- The credibility of the evidence or of the officer can be challenged. If the officer took a video of the individual, and it appears as if the individual was not swerving on the road, breaking any laws, or did not appear intoxicated, a good attorney might be able get the case dismissed. Sometimes, individuals have medical conditions that make them appear to be intoxicated even if they were not legally intoxicated. This is a strategy that might help. Sometimes, using witnesses who can attest that the individual was not intoxicated can help to question the reliability of chemical tests or sobriety tests.
- Provide objective evidence that the individual was not legally intoxicated. If the attorney can provide objective evidence that the individual was not legally intoxicated at the time of their arrest, they may get the case dismissed. Attorneys have several ways they can approach this, including looking at the results of chemical tests and determining that given the time period that elapsed between the administration of the test and the arrest of the person, the individual’s blood alcohol level could not have been over the legal limit. Again, this requires expertise, and individuals attempting to do this without the use of an attorney would most likely fail.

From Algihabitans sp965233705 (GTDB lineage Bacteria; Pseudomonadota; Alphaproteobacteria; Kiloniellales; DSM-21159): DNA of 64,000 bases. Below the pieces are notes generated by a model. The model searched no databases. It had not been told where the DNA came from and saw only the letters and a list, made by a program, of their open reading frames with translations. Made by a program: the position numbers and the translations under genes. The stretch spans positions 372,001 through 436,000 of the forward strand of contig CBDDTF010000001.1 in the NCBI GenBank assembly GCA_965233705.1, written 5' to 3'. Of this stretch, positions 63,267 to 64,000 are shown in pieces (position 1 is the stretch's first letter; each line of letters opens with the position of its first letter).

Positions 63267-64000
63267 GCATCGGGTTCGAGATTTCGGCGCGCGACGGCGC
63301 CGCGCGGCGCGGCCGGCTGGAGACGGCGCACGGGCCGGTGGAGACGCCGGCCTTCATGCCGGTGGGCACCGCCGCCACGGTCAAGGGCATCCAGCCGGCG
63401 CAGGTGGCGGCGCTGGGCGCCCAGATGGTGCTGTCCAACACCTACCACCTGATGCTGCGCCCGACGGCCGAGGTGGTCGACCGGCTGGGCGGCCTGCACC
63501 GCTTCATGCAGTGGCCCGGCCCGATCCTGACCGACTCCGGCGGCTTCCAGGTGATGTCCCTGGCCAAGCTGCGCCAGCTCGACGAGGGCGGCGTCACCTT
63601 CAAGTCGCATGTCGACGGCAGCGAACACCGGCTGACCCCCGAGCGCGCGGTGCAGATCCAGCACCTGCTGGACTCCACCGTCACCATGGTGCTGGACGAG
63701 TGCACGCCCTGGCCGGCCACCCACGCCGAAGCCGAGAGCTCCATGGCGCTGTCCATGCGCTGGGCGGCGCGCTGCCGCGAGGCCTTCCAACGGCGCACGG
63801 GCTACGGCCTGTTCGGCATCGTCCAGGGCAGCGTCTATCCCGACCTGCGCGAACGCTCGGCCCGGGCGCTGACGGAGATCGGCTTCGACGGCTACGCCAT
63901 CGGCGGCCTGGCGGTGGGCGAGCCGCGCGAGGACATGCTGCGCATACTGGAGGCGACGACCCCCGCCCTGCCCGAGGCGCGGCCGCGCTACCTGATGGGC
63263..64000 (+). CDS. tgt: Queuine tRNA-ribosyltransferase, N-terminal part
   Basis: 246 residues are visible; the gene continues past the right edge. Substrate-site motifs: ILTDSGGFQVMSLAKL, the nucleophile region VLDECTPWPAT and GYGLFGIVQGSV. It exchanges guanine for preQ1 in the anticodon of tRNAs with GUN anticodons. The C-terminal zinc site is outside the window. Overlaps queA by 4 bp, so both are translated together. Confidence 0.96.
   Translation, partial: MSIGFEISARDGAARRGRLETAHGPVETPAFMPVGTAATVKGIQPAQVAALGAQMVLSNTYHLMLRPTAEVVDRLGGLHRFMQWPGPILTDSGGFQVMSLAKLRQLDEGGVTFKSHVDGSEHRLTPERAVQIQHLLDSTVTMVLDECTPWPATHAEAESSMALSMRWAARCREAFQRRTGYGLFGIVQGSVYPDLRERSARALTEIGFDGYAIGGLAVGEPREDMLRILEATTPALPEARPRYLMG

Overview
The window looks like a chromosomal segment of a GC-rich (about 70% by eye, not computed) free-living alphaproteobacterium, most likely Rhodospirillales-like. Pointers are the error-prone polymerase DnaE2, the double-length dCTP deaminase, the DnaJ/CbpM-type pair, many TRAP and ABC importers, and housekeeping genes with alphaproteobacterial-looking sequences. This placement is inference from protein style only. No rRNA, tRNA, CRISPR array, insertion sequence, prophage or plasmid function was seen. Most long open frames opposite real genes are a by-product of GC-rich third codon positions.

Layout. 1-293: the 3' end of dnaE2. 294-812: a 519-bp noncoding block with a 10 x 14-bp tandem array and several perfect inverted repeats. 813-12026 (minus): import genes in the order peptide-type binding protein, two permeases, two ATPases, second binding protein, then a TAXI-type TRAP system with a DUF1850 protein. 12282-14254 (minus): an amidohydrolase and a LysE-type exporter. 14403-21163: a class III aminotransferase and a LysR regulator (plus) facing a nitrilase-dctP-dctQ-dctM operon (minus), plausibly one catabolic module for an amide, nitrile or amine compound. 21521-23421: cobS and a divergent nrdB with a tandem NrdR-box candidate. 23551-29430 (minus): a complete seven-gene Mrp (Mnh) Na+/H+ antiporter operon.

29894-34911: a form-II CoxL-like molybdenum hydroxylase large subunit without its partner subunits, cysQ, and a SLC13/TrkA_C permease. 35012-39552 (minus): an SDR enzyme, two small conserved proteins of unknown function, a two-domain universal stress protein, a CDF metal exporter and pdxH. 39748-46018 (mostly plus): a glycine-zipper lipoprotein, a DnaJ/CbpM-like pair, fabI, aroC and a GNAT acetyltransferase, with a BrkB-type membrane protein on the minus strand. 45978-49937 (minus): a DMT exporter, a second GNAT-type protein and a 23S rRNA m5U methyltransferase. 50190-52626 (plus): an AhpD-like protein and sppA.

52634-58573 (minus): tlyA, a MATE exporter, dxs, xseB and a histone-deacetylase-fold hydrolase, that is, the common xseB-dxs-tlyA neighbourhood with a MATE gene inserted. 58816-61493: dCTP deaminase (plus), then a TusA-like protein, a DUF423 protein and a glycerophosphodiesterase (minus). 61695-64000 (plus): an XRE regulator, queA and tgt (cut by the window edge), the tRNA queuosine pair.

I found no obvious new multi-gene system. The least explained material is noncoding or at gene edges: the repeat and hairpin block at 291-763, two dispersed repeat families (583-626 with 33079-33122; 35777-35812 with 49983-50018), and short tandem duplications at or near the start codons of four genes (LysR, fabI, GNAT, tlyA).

Every attorney has numerous ways they can use based on the evidence, the specific conditions, and information provided to them by their client. This is why it is essential that an individual records everything they can remember about their arrest as soon as possible.
If it is clear that there will be a conviction or to appeal to the judge, an attorney may often suggest that the individual immediately enroll in a treatment program or therapy, which can be used to objectively demonstrate to the judge that the individual is trying to change their behavior. Sometimes, this can result in a lesser conviction or lesser consequences; however, repeat offenders typically receive less leeway with these tactics.
Do not drink and drive, ever. Resist the temptation of driving under the influence of anything even on presciption.